Harvest for Hope youth and adults standing outside of St. John’s Episcopal in Warsaw, where they were served lunch by church members after picking corn at Holyoke Farm in the pouring rain.
Imagine rows of tall, lush green corn stalks, enveloping fresh, flavorful golden corn that could be plucked off the plant and eaten right away. There’s nothing wrong with it. It’s perfectly good. But it didn’t make it to market this season, so what happens? It gets discarded and goes uneaten, while malnutrition remains a plight faced by households throughout the region.
That’s where Harvest of Hope comes in.
Through the mission trip program offered by the Society of St. Andrew, young participants from areas, notably various parts of North Carolina, volunteered their time and efforts to glean corn from the fields of local farms. The collected corn went to the Northern Neck Food Bank to distribute to its clients.
Many of the participating students participated in last year’s weeklong trip to the Northern Neck, and according to the program’s Ann Hartman of North Carolina, they had made the decision to come back, as opposed to following the four-year rotation and taking the local route.
“There are some mission trips that to me connect with certain groups of people, and this one did with mine. It was like they had a great time,” Hartman said. “It is very easy to understand what they’re doing. “
Hartman added: “It’s hard to say no to teenagers who want to spend their days out picking corn.”
Harvest of Hope centers on educating participants about domestic and global hunger and connecting their study time to the physical labor of gleaning and taking that produce to local food banks.
On Thursday, the youth sloshed through mud and braved a morning downpour as they picked corn from Ronnie Forrester’s Holyoke Farm in Lancaster County. Forrester had set aside a few acres specifically for gleaners, meaning that the corn they harvested will never go to market.
High school junior Katie Conner said it was a little muddy that day, but “worth it.” Sophomore Drew Tiano indicated that he preferred the rain to it being hot.
The program’s Ken Atkins called the rain that day a blessing; not only did they get to spend time with Forrester and learn his farming process, Atkins said, but they were able to glean close to 3,000 pounds, whereas they were only expecting to collect close to 1,000.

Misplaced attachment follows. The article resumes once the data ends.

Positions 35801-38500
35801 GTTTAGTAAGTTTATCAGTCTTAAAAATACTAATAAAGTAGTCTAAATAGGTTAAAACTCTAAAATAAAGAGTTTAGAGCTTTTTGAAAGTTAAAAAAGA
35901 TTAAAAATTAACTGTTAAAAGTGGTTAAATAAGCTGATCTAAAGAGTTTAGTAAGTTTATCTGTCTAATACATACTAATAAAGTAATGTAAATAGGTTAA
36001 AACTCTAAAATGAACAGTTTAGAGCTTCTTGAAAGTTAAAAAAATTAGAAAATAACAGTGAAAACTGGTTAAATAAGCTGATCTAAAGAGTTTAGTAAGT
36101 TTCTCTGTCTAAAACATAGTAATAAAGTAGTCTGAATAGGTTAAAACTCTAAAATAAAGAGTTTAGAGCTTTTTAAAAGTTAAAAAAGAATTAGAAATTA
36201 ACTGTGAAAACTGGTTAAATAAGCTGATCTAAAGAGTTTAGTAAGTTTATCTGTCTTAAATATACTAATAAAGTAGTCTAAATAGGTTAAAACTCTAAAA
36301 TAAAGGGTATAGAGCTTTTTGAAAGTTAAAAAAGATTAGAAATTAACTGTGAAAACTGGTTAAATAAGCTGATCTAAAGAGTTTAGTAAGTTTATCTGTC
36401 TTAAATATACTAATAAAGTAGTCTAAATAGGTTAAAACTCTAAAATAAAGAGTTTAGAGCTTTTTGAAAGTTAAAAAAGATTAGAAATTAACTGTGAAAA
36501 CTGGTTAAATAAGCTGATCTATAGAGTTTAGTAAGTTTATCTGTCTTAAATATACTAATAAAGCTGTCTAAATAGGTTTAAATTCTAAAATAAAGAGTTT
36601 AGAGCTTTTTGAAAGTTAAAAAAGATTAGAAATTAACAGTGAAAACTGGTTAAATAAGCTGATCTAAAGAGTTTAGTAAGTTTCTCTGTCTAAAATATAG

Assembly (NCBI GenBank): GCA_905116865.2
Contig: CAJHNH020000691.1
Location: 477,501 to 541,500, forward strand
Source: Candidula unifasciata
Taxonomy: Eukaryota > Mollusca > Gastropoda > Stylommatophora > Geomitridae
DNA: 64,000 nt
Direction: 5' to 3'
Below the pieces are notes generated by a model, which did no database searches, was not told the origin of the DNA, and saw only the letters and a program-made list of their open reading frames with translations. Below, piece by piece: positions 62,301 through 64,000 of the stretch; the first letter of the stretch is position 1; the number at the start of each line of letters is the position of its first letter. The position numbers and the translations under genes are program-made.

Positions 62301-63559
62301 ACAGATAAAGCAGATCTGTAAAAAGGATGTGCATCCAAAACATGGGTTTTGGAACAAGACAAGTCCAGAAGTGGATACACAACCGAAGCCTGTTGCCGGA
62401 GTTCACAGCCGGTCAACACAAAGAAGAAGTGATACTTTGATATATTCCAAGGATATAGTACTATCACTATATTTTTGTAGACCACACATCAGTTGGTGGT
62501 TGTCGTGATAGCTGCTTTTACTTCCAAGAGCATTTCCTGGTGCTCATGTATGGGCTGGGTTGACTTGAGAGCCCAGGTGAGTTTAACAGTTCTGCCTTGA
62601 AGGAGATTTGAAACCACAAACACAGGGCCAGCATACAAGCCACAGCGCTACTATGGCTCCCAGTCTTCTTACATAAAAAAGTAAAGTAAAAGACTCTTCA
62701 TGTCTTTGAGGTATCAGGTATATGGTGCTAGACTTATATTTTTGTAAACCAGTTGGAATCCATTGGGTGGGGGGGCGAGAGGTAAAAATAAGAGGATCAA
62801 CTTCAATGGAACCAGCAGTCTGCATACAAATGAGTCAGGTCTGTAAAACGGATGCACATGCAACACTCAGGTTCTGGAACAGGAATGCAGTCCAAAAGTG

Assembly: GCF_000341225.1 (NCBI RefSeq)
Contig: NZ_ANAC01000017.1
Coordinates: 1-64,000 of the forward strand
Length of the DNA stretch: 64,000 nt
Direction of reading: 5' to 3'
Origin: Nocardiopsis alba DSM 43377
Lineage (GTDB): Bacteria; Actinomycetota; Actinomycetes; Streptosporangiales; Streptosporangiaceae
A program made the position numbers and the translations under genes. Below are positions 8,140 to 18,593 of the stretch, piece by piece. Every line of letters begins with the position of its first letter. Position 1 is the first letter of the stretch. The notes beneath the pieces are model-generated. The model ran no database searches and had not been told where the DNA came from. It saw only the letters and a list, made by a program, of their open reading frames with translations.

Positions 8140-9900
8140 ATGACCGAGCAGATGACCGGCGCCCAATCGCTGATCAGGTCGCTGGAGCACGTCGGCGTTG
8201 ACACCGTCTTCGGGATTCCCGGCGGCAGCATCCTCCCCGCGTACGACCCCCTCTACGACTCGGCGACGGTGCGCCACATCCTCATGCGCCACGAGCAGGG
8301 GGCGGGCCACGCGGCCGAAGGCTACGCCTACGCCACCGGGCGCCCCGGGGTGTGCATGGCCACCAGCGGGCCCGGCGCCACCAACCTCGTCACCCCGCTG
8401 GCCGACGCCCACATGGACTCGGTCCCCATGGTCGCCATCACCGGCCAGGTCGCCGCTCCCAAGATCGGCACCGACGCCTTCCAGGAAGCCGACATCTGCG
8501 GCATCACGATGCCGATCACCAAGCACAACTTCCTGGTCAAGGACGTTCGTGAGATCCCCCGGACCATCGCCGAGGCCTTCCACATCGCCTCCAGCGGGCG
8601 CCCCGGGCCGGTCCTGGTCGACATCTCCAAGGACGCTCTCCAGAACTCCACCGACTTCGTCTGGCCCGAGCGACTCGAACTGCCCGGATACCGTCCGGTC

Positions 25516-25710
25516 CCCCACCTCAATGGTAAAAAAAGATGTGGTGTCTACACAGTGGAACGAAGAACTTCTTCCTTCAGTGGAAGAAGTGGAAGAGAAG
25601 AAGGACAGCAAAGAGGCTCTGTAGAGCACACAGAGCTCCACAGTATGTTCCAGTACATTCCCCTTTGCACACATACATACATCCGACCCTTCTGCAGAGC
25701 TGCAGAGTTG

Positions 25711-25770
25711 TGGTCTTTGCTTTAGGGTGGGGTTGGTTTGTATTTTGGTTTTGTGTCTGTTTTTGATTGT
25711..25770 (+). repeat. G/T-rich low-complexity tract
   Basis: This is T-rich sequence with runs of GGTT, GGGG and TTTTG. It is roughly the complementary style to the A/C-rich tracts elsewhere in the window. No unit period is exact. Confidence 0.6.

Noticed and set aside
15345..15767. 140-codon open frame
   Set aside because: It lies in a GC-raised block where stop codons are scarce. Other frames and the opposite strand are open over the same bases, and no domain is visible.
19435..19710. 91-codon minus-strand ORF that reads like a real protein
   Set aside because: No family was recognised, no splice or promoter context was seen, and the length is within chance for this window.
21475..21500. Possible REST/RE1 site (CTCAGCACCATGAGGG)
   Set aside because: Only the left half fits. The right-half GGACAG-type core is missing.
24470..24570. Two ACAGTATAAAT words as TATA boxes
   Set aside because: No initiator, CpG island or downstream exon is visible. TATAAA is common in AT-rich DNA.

Director Bill Leach said that they had talked earlier about taking a stand for their faith.
“Today, they took a stand. They’re out in the rain, uncomfortable conditions where some people would say, ‘We’re only going to go out there if it’s nice, if it’s sunny,’” Leach said. “But no, they’re out there working, getting soaked, taking a stand for what they think is right, and that is to be able to help others.”
He later added, “People are hungry whether it rains or not.”
As for the corn they gleaned…
“The corn is really good!” sophomore Haley Edwards exclaimed. “I love eating that corn!”
Atkins and high school senior Noah Hicks both complimented the fresh corn’s flavor.
“I’ve even eaten some in the field, and it’s perfectly fine and if we wouldn’t have come out, it would just be thrown away,” Tiano contributed. “It’s actually some of the best corn I’ve ever had.”
High school sophomore Rachel Flinn said this trip reinforced the idea that they were actually feeding others in need.
“I think it’s a better experience than last year,” Flinn said, adding, “People definitely don’t realize how much they waste or how many people are hungry that they live near.”
Sophomore Chris Leonard agreed.
“I think honestly it’s changed all of our point-of-view on food,” he said. “They could be your neighbor and they would never let you know.”
Atkins called it a humbling experience to “help someone that you’ll never know.”
Junior Addison Harrison surmised from the trip that if they could use the food that was wasted to feed others, “We wouldn’t have any problems.”
In working closely with the Northern Neck Food Bank, participants were also able to see and help organize donations.
“We see what goes on after we [pick the corn], and that was really cool,” Flinn said. “We went [to the food bank] Wednesday, and from the corn we picked Tuesday, already half of that was gone.”
Leach praised the community for embracing their mission.
“We couldn’t have done it this year without St. Margaret’s and Tappahannock Memorial UMC. Those are the two that gave us lodging and gave us an opportunity to cook,” he said. “They were just a blessing that came upon us.”
That Thursday, St. John’s Episcopal Church in Warsaw welcomed in the volunteers and fed them a hearty lunch that included a variety of sandwiches, fruits and sweets. Leach also expressed his appreciation to Westmoreland State Park for allowing them use of their pool and beach sections.
“You may think that you can’t make an impact in today’s world, and my answer to that is, you’re completely wrong,” Leach said. “Every one of these participants is making an impact today, and they are actually influencing the lives of others.
“What more can you ask for if you want to help somebody?” he said.
For more information on the Society of St. Andrew, visit http://www.endhunger.org.